Just as the athletes have been in training for their events, the U.K. is doing everything it can to prepare for the toll that will be taken on its spectrum during the London 2012 Olympic Summer Games.

Some 26,000 members of the world’s media will base themselves in London to cover the Games, making London 2012 the biggest media event in history.

Demand most likely will be fueled by the increasing use of wireless technologies by broadcasters, including wireless cameras and wireless microphones, that will deliver close-up action coverage to the estimated global audience of more than 4 billion viewers.

In addition, the extensive use of two-way radios by the organizers, talkback systems for broadcasters, timing and scoring systems, and sports commentary systems for the audience also are essential for the organization of the Games.

As such, the event presents a unique logistical challenge never faced before by the U.K.: the need to assign as many as 20,000 wireless frequencies for the Games in London — more than double the number usually assigned in a year. However, regulator Ofcom says it has been working on a plan since 2006 to help ensure viewers won’t miss any of the events.

Demand For The Airwaves

It is expected that the demand will come from the following sources:

>> Increased use of wireless cameras to achieve more dramatic and close-up action shots;
>> More wireless microphones to add flexibility in capturing the sounds of the Games;
>> Wireless location, timing and scoring technology to give more detailed and immediate information about the event as it happens;
>> Wireless communications used by team members, sports officials, organizers and support staff;
>> Sports commentaries distributed wirelessly to the venue audience for the benefit of hearing- and visually-impaired spectators; and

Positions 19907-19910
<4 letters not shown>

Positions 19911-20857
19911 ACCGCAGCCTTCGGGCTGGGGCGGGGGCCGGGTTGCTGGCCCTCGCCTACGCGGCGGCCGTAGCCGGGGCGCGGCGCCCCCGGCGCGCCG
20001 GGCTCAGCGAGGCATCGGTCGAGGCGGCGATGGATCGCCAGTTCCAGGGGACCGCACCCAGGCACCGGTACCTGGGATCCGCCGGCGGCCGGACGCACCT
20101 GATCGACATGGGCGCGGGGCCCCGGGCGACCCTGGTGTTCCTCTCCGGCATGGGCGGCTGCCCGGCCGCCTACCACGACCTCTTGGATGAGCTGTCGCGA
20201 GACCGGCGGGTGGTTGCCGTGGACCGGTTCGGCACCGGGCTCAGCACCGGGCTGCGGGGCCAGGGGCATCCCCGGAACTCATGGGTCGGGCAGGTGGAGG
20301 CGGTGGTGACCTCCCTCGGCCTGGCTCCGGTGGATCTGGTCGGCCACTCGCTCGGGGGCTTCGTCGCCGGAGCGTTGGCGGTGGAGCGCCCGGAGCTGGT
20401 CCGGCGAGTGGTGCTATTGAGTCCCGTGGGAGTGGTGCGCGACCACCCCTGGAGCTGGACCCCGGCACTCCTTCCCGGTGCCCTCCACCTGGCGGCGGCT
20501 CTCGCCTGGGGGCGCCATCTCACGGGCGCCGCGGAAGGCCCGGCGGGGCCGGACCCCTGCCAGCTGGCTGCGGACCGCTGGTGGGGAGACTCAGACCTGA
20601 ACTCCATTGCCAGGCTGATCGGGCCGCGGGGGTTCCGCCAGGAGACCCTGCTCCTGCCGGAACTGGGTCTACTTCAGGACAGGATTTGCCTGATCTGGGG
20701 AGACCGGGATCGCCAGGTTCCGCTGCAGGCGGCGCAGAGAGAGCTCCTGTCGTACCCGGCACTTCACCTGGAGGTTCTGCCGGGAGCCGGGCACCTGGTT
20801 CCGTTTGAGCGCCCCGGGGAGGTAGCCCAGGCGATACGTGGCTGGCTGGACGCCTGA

>> The use of wireless communications by security and emergency staff to keep everyone at the event safe

Meeting Demand

To meet the extra demands of broadcasters, media and the London 2012 Organizing Committee (LOCOG) during the Games, Ofcom has developed a plan to secure additional capacity. This will be achieved in four main ways:

>> By borrowing spectrum on a short-term basis from such public-sector bodies as the Ministry of Defense;
>. Helping to ensure that civil spectrum is used efficiently by making unused frequencies available. An example of this is spectrum that soon will be auctioned by Ofcom, but is currently not being used;
>> Making use of spectrum freed by the analog-to-digital transition; and
>> Using unlicensed spectrum.

In preparation for the increased demand for spectrum during the Games, Ofcom has been running a series of test events during 2011 and 2012, including such high-profile events as the royal wedding of Prince William and Catherine Middleton at Westminster Abbey, the Formula 1 Grand Prix at Silverstone and the Sail for Gold event at Weymouth. Ofcom also will be responsible for managing the airwaves during the Queen’s Diamond Jubilee celebration, set for June 2-5. 

Minimizing Interference

Ofcom has built a state-of-the-art spectrum assignment system that will manage access to spectrum, keeping it both free for those who need it and free of interference. In addition, a modern sensor network also has been built across the country to identify any interference issues before they arise.

And Ofcom will be deploying a larger-than-normal team of radio engineers to track down and deal with any cases of interference that do occur. Ofcom is supplementing its field engineering team with expert colleagues from other European countries.

Comments Ofcom COO Jill Ainscough, “Ready and prepared for this challenge, Ofcom recognizes that there is no room for complacency. We are working behind the scenes to make this capacity available, to ensure that this demand is met.”


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